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His Melancholic Ship

by Ade Macrow


Any long-term Donofan (or 'acolyte' as we are sometimes disparagingly termed) can't help but have noticed the strong streak of melancholia that threads through much of his work. Indeed, it is arguable that this emotion is responsible for much of Donovan's finest work. Neither is the melancholia entirely absent from HMS Donovan and this is a topic I wish to briefly light upon here.

The first matter to underline is the essential difference between feeling melancholic and feeling lachrymose. It is entirely possible to feel the former without necessarily bemoaning one's fate. The latter involves a huge dollop of self-pity and the "woe is me" factor. We've all been to both places and perhaps the difference can best be pointed up by using George Harrison's two songs, While My Guitar Gently Weeps and This Guitar (Can't Keep From Crying) as examples. The first is a magnificent example of melancholia being ultimately overcome by resurgant hope and expectation; the second is a "so George feels very down. Get over it, man!" kind of number. One inspires similar hope in the listener, whereas the other just irritates by its refusal to even consider a brighter side. Donovan's had many such songs that wallow in lachrymosity, composed when he was "out on the lonely road/living the warrior code"  though most have thankfully remained officially unrecorded. One such instance is European Dream aka European Hotel.

Back to HMS and the subject in hand... The Road offers up a whole new, much wider world of adventure, as evidenced by the "Outside our little garden gate/far over hill and bright road/the long white road goes winding through". True, the words are from a poem by Lucy Diamond, but her meaning and Donovan's is explicit. The 'little' in the first lane implicitely invites the reader or listener to imagine that what lies beyond is much larger.

Which it is, but it is also unknown. The unknown nearly always invokes a degree of caution in most people, so how must a small child feel, peering through the bars of his/her garden gate? Yes, it's exciting but it's also very scary, a fact Diamond acknowledges with her wistful noting that "I wish that I could follow it/Some happy summer day". Yes, he/she might open the gate and walk out yonder but they know the fear within makes it unlikely. Donovan compliments this perfectly with a vocal of perfect understated hesitancy. The fact the song abruptly fades at the beginning of a second stanza (though a slightly longer version does exist) whether accidental or not, only reinforces the sad, subdued mood. It's as if the child's courage fails completely and he/she regrets 'confiding' in you, the listener and so descends into silence.

Little Ben manages to be both melancholic and sinister. Even after the listener is assured in this wholly-Donovan penned number that Ben is "in the rowan grove" it sounds less like a reassurance and more like an intimation of grave foreboding. The 'faery folk' who enter in the form of Gwindle are no more reassuring. Before the Victorians made fairies cutesie and loveable, they were often as sinister as trolls and other magical folk: witness the Sidhe. Although HMS Donovan is the quintessential Victorian/Edwardian era album, Little Ben harks back to a more distant time, when fairies weren't simply mischievious but downright evil at times. As a listener, you know little Ben has been taken and won't be seen by human eyes again...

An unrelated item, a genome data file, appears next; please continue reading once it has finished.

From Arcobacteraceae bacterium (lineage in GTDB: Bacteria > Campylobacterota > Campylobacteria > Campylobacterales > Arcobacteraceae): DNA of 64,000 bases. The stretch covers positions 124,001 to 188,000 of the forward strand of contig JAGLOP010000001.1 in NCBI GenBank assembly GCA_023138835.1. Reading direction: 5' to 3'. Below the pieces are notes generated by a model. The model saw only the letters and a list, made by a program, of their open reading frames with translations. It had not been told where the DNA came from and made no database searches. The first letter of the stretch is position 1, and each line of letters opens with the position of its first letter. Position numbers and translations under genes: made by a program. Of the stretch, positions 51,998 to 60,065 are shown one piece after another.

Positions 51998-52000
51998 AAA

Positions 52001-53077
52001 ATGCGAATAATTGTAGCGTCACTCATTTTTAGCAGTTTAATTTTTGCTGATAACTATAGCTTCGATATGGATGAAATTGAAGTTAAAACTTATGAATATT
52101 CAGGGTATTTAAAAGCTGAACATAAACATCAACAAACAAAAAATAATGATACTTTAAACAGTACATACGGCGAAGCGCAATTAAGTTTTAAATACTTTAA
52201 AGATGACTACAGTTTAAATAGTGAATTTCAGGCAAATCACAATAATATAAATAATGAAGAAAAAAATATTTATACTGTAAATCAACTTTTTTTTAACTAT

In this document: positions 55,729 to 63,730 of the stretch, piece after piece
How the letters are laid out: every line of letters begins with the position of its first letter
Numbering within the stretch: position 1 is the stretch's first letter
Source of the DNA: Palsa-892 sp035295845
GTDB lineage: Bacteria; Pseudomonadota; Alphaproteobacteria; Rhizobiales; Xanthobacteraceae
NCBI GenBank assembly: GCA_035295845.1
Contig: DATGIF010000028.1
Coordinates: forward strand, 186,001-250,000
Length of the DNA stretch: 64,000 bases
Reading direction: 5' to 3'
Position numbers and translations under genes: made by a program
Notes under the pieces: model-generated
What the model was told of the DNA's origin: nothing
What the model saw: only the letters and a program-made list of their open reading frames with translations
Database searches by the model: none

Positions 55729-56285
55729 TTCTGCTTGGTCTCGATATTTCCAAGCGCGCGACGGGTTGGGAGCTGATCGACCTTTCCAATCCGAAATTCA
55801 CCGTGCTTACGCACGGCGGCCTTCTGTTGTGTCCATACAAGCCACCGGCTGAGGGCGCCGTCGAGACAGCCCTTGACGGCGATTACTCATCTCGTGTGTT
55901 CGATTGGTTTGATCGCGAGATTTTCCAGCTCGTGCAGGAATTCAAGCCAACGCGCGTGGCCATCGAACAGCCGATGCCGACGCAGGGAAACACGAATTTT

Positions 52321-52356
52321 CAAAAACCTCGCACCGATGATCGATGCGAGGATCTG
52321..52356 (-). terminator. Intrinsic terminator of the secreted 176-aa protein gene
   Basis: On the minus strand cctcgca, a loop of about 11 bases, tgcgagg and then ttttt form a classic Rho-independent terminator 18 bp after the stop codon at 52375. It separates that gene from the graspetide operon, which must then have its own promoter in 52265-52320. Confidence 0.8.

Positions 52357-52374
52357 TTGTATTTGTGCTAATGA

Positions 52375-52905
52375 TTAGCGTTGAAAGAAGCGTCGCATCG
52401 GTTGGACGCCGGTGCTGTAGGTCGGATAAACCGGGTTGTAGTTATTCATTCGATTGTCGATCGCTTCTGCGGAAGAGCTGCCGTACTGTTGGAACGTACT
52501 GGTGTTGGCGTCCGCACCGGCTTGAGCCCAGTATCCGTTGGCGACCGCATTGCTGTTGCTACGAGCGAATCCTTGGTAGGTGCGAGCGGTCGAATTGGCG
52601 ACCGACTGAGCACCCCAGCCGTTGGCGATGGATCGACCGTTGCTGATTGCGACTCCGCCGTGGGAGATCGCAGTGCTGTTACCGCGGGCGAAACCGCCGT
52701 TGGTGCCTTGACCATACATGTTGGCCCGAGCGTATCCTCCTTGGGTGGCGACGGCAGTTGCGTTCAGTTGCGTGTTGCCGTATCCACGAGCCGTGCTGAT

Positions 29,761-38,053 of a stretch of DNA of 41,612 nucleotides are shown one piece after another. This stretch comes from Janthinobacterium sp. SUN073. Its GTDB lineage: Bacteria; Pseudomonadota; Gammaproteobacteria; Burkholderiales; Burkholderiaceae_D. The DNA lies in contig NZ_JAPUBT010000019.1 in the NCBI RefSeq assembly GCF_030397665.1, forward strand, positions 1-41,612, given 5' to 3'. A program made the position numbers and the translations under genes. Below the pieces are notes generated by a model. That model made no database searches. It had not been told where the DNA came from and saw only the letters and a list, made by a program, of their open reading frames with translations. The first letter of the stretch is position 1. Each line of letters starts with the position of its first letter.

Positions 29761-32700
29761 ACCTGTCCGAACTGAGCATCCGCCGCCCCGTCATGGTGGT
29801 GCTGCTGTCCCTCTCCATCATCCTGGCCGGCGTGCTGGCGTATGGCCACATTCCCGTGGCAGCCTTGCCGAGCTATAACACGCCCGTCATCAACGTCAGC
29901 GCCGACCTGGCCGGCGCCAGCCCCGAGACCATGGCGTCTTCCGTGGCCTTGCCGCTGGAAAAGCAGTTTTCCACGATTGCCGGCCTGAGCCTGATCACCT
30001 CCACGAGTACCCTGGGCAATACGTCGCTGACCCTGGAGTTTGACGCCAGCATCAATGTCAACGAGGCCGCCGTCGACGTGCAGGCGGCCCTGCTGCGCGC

(As an aside, Gwindle is clothed in "scarlet livery". Would this be the self-same clothing that Finn Hanley wore in Celtic Rock?).

Lord Of The Reedy River echoes Leda & The Swan and follows a traditional folk-ballad process through the centuries: that of the transformation of one or both lovers into another life-form, thereafter to spend the rest of their lives happily together in their assumed forms. Steeleye Span's adaptation of Two Magicians neatly encapsulates many of the forms often found in such songs. The odd thing about Reedy River is that although the two newly-converted swans are presumably about to live happily ever after, Donovan's langorous tones lend this the air of an elegy. It is almost as if Donovan knows something about the later lives of the sawns: it seems very much to be an evocation and marking of a past epoch, a lost period. Have the swans subsequently died or been killed? It is certainly possible to read the song in this manner.

If HMS Donovan can be compared to any book, on the basis of these songs alone, it would have to be L.P. Hartley's wonderful The Shrimp & The Anemone. Ignoring the symbiotic relationship betwixt the shrip and the anemone, Hartley's evocation of Edwardian childhood is suffused with the knowledge than one can never return. As Hartley observed in another book, "the past is a foreign country". And so it is with these HMS songs. All are excellent creations or co-creations and all resound with the plaintive and painful realisation that what's gone before can never truly be revisited. Yes, it can be remembered and even (in this era) preserved on various media but one can never truly think onself back into that time; one can never wholly immerse oneself in those events again. At best, all recollections can only be diffused, fractured pictures and scenes, whether we use the (rose) "coloured  spectacles" of Dippy or not.

It's axiomatic that the sharpest, finest emotions are frequently those with a mixed, bitter-sweet edge. The triumvirate of songs highlighted above will always represent the melancholic heart of HMS Donovan; the realisaton that life isn't "all as it is and evermore shall be". Like all great albums, HMS contains many threads, encourages many readings and can be interpreted in multitudinous ways. This has been but one such reading from a small number of the songs found within. There are many, many more.

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